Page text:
The attorney general is a functionary of the execu... by Stephen Unger on Monday, Nov 18, 2013 at 8:09:51 AM
AG and DOJ have dual function.The law:".... Attorn... by BFalcon on Monday, Nov 18, 2013 at 8:53:49 AM
Banksters, yes and what about war criminals?... by Archie on Saturday, Nov 16, 2013 at 3:08:08 PM
The case on the violation of his oath of office is... by Eric Zuesse on Saturday, Nov 16, 2013 at 3:13:44 PM
Just what IS the law, if any, regarding breach of ... by John Jonik on Saturday, Nov 16, 2013 at 4:40:19 PM
Obama protected banksters. On 3 Ap... by Eric Zuesse on Saturday, Nov 16, 2013 at 5:35:16 PM
Do you understand prosecutorial discretion and how... by BFalcon on Sunday, Nov 17, 2013 at 5:27:18 PM
Obama told the banksters, right at the start, ... by Eric Zuesse on Sunday, Nov 17, 2013 at 6:34:23 PM
You can't answer my different questions by repeati... by BFalcon on Monday, Nov 18, 2013 at 6:57:46 AM
Not so simple. Though I agree Obama's first d... by Gustav Wynn on Sunday, Nov 17, 2013 at 8:43:30 PM
I am shocked that virtually everyone here thinks t... by Eric Zuesse on Sunday, Nov 17, 2013 at 9:22:47 PM
It's almost as if you read my comment and thought ... by Gustav Wynn on Monday, Nov 18, 2013 at 7:54:31 PM
When you say "the fact that the Bush administratio... by Eric Zuesse on Monday, Nov 18, 2013 at 6:47:40 AM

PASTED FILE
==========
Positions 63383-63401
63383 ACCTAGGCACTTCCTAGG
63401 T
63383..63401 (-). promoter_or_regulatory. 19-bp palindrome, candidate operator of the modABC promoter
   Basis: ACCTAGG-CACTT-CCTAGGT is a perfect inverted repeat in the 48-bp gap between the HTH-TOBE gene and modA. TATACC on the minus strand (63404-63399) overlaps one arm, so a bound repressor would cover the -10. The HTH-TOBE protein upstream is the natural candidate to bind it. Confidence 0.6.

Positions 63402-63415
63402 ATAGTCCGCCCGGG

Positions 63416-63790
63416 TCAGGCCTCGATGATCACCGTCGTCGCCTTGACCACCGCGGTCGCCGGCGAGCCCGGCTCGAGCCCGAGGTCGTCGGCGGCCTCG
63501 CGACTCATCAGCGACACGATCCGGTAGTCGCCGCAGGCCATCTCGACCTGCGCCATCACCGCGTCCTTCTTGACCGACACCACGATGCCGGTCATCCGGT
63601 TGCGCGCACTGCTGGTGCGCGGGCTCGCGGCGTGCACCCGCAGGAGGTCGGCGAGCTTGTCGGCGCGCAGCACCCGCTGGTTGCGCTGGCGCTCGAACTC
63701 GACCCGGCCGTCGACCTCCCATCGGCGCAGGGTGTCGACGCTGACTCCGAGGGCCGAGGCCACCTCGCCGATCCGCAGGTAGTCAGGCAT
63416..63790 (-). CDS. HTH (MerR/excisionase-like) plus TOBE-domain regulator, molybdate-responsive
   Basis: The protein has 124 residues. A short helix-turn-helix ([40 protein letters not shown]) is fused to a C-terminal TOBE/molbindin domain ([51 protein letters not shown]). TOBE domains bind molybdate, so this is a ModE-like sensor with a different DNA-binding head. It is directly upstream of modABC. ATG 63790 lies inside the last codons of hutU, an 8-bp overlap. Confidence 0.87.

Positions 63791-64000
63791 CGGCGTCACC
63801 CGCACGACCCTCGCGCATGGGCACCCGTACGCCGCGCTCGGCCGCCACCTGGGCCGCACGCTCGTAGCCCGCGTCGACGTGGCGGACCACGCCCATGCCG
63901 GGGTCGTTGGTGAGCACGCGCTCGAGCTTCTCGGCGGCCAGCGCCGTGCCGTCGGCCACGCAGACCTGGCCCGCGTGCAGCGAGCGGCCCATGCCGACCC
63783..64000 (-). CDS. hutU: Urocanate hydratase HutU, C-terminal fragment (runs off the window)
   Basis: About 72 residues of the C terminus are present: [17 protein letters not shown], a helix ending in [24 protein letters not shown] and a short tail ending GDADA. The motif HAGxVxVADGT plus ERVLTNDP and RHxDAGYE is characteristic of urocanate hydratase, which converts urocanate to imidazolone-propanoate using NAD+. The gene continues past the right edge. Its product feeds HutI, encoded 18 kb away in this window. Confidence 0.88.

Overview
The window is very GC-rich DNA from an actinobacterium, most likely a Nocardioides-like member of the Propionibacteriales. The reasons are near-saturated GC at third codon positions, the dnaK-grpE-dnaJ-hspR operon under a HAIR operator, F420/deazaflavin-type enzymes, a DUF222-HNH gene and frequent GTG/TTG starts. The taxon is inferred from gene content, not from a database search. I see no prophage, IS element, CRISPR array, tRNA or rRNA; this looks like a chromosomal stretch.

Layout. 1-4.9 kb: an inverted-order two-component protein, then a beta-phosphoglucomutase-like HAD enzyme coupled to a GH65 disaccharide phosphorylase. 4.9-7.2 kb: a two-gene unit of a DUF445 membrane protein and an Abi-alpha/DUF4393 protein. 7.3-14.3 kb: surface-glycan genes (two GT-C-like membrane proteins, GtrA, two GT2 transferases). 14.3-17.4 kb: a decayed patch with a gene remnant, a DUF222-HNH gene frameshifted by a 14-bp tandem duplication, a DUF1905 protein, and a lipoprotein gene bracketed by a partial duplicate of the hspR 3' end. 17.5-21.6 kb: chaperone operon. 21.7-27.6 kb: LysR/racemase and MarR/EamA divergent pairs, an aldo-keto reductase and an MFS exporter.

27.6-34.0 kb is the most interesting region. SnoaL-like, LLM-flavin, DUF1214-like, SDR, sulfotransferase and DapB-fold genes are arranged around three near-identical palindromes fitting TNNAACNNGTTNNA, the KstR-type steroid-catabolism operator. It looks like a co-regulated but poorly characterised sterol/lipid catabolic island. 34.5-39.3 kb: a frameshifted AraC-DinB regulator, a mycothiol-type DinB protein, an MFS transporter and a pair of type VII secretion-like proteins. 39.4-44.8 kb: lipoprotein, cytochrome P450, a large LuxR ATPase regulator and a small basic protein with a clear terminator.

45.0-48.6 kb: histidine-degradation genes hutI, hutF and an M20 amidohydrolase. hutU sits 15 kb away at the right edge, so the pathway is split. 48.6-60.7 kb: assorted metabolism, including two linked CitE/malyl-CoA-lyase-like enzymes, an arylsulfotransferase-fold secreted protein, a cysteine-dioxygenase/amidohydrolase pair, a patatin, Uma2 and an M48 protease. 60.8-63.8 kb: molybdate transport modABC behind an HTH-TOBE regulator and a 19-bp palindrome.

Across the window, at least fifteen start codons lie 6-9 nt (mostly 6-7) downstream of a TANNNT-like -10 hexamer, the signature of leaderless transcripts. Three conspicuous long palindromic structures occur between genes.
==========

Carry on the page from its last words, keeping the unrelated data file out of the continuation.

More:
Eric, take a closer look at Rakoff's PDF and you'l... by Gustav Wynn on Monday, Nov 18, 2013 at 8:53:59 PM
No, you are wrong.Rakoff's statement,"Moreover, th... by Eric Zuesse on Monday, Nov 18, 2013 at 9:23:08 PM
Love of money is the root of all evil and in this ... by Gerald Campeau on Saturday, Nov 16, 2013 at 10:32:36 PM
I disagree: Geithner and Bernanke knew what they w... by Eric Zuesse on Sunday, Nov 17, 2013 at 6:49:33 AM
 Notwithstanding the twice erroneous spelling... by eric forat on Sunday, Nov 17, 2013 at 5:32:02 PM
This article isn't about the employees of the Pres... by Eric Zuesse on Sunday, Nov 17, 2013 at 6:37:48 PM
The top person could pick up the phone and have Tr... by Lance Ciepiela on Monday, Nov 18, 2013 at 10:06:55 AM
You, too, cover for Obama: his crime is obstructio... by Eric Zuesse on Monday, Nov 18, 2013 at 10:18:33 AM
Your first comes his violation of oath of office -... by Lance Ciepiela on Monday, Nov 18, 2013 at 3:34:07 PM
The failure of Republicans to seize upon Obama's b... by Gustav Wynn on Sunday, Nov 17, 2013 at 8:57:09 PM
You come back with more old news about how corrupt... by Eric Zuesse on Sunday, Nov 17, 2013 at 9:40:51 PM
Eric, what specifically made you erroneously think... by Gustav Wynn on Monday, Nov 18, 2013 at 9:06:00 PM